Greenland

by Michael Sones

The arctic lands have a foreboding beauty to them. Harsh, rugged, treeless. They are, to people accustomed to the comforts of modern civilisation and holidays in the Mediterranean, Caribbean, or Pacific, the antithesis. Yet the clarity of the skies during a clear day and the dancing play of the northern lights, aurora borealis, are a visual feast to the eyes.

As well as being arctic Greenland is the world’s largest island. It is 2,175,600 square kilometers or roughly 840,000 square miles. This is big. Australia is the only island in the world that would be a bigger island if Australia was not classed as a continent. The coastline of Greenland, with its spectacular indented fjords, is more than 24,000 miles long which is nearly the distance around the world at the equator.

Approximately 80% of Greenland is covered by glaciers. The interior of Greenland is mountainous and ice-covered year round with a glacier which is on average 1500 metres thick. (That’s nearly a mile for those who still think in feet and miles.) The temperature in the interior goes as low as -47C in the winter and -11C in the summer.

The southwestern coast is the warmest part of the island as the climate is moderated somewhat by the Gulf Stream. This is where most of the population live. There the winter temperatures average about -10C and summer temperatures about 10C. Godthab (Nuuk) in southwest Greenland is the capital with a population of 11,000.

Greenland was discovered by Vikings in the 10th century and called “Greenland” in an attempt to lure settlers to colonize it. Eric the Red sailed from Iceland to Greenland in 982 AD. He explored it for three years before returning to Iceland. He then returned to Greenland in 985 AD with about 500 colonists and by 1300 AD Greenland had a population of between 3000-4000 Europeans. They lived by farming and hunting primarily of seals. The Norse colonies had died out by 1500 AD. though why remains a mystery. Reasons which have been suggested include disease, annihilation by the Inuit (it is known there was contact and violence between the two), assimilation by the Inuit (early explorers reported ‘blonde-haired’ Inuit), or re-emigration back to Iceland.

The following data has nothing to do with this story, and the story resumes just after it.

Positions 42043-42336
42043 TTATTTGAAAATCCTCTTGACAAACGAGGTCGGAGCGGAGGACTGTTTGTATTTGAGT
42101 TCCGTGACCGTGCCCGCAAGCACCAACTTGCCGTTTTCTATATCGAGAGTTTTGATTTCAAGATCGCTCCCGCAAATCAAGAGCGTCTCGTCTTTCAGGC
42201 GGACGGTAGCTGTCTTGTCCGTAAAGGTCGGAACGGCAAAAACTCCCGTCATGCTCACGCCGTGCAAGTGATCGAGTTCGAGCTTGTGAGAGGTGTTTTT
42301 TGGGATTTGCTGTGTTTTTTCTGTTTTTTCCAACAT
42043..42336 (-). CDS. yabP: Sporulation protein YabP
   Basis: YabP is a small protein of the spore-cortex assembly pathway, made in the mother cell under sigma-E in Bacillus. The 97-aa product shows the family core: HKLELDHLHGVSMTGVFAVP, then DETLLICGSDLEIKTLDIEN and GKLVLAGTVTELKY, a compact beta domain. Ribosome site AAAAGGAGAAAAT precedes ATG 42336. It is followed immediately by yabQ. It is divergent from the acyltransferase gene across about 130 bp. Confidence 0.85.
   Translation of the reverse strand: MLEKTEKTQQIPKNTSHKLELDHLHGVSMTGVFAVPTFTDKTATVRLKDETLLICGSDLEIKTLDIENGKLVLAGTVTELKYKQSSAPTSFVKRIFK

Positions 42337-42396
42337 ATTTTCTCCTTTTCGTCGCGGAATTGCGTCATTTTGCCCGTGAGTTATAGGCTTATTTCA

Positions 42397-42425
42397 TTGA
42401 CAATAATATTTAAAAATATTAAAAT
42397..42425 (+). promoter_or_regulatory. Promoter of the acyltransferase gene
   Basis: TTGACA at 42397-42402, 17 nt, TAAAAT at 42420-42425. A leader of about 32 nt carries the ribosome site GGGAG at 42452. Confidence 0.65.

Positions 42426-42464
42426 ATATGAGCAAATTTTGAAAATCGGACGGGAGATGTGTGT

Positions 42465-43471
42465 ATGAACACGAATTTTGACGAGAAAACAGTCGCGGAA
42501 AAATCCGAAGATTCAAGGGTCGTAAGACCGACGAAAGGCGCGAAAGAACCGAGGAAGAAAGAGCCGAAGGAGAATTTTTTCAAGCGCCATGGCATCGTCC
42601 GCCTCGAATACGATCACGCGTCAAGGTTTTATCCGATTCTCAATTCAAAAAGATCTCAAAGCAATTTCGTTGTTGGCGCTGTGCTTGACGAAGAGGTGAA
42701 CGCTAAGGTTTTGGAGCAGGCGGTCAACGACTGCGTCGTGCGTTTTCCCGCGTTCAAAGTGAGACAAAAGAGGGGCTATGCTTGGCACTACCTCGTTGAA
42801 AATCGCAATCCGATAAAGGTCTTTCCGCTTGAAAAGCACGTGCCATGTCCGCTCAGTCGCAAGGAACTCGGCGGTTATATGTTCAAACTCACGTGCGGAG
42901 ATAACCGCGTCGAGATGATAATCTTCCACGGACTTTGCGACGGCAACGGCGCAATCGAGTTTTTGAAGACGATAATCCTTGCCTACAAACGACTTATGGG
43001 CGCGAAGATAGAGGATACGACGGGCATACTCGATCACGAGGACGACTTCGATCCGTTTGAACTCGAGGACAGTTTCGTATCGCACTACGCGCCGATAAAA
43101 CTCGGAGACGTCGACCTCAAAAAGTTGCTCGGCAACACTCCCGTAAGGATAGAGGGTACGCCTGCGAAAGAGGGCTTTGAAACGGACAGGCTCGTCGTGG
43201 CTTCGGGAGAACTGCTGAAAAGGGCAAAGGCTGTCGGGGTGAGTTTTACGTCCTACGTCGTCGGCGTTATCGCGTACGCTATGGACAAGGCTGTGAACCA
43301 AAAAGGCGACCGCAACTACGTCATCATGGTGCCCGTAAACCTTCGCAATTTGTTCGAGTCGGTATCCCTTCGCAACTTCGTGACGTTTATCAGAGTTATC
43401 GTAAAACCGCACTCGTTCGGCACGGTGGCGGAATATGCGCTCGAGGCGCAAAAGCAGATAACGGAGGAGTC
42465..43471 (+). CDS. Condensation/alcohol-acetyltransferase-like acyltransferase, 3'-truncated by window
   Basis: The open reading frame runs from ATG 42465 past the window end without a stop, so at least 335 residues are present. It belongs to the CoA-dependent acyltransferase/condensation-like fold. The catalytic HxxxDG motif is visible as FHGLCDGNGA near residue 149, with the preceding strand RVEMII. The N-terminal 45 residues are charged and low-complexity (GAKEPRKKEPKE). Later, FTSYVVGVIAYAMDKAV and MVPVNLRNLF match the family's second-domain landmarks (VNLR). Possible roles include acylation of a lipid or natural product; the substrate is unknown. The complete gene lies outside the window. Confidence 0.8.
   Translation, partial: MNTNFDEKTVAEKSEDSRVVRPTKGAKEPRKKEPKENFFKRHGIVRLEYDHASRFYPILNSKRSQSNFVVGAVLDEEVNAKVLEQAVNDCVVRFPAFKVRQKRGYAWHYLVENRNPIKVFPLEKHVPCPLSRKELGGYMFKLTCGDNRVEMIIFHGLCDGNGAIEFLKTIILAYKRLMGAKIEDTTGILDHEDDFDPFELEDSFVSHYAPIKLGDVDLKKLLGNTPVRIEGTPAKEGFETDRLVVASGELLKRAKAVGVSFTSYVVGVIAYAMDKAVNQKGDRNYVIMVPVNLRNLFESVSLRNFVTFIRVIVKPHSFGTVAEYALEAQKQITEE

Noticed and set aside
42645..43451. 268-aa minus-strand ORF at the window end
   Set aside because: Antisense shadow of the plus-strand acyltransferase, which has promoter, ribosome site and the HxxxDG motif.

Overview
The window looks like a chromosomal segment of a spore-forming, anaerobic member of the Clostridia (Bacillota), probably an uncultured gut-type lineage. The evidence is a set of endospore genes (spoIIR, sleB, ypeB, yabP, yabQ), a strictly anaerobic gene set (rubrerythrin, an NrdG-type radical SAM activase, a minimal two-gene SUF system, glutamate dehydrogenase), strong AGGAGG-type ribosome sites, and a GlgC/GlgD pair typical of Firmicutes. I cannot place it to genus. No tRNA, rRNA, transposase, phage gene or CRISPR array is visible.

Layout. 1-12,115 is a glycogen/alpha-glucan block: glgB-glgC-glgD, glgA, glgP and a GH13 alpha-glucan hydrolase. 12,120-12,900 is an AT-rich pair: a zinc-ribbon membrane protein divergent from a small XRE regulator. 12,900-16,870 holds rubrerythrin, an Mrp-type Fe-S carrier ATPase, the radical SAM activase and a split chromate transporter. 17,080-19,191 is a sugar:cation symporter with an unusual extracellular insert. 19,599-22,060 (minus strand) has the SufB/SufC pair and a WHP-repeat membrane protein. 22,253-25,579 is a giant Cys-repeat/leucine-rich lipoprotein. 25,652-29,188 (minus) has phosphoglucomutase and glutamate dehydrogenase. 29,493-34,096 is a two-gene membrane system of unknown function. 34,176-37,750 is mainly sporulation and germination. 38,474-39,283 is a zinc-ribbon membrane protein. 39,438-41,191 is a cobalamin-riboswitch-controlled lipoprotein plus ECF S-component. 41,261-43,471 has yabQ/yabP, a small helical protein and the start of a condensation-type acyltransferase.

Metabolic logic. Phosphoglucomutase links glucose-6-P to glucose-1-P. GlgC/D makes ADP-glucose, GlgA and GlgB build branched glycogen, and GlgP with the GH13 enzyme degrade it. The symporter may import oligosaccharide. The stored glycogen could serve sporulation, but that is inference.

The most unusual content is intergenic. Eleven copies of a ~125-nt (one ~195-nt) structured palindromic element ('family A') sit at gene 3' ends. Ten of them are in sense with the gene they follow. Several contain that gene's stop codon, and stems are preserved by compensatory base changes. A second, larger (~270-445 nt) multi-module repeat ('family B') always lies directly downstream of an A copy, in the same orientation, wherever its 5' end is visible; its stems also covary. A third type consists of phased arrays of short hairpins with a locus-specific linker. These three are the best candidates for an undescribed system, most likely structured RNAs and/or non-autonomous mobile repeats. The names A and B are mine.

There is actually little green in Greenland. There is a short growing season, no forests, a few stunted trees, but it is very beautiful anyway. It is a dependency of Denmark and there are strong links with that European country. The population of Greenland is approximately 59,000 (1998). About 80% of Greenlanders were born on the island with the rest mainly coming from Denmark though most native Greenlanders have mixed Danish and Inuit ancestry. The official church is the Evangelical Lutheran Church. Inuits (formerly called Eskimos but many Inuit think this is an insulting term) mainly live in the northwest where they continue many of their ancestral traditions. They depend on hunting seal and other animals for survival. Commercial fishing provides an income and the kayak has being replaced by the motor boat.

The musk-ox, the reindeer, the polar bear, the arctic fox, reindeer, the snow hares, the lemming and the ermine are the native land animals. Cape Morris Jessup is the northern most limit of the wolf’s habitat. Sheep are also farmed. Seals and whales are hunted in the surrounding waters.

Farming and mining are severely limited because of the harsh climate though there are plentiful mineral resources.

An Aerial View of Greenland courtesy of NASA

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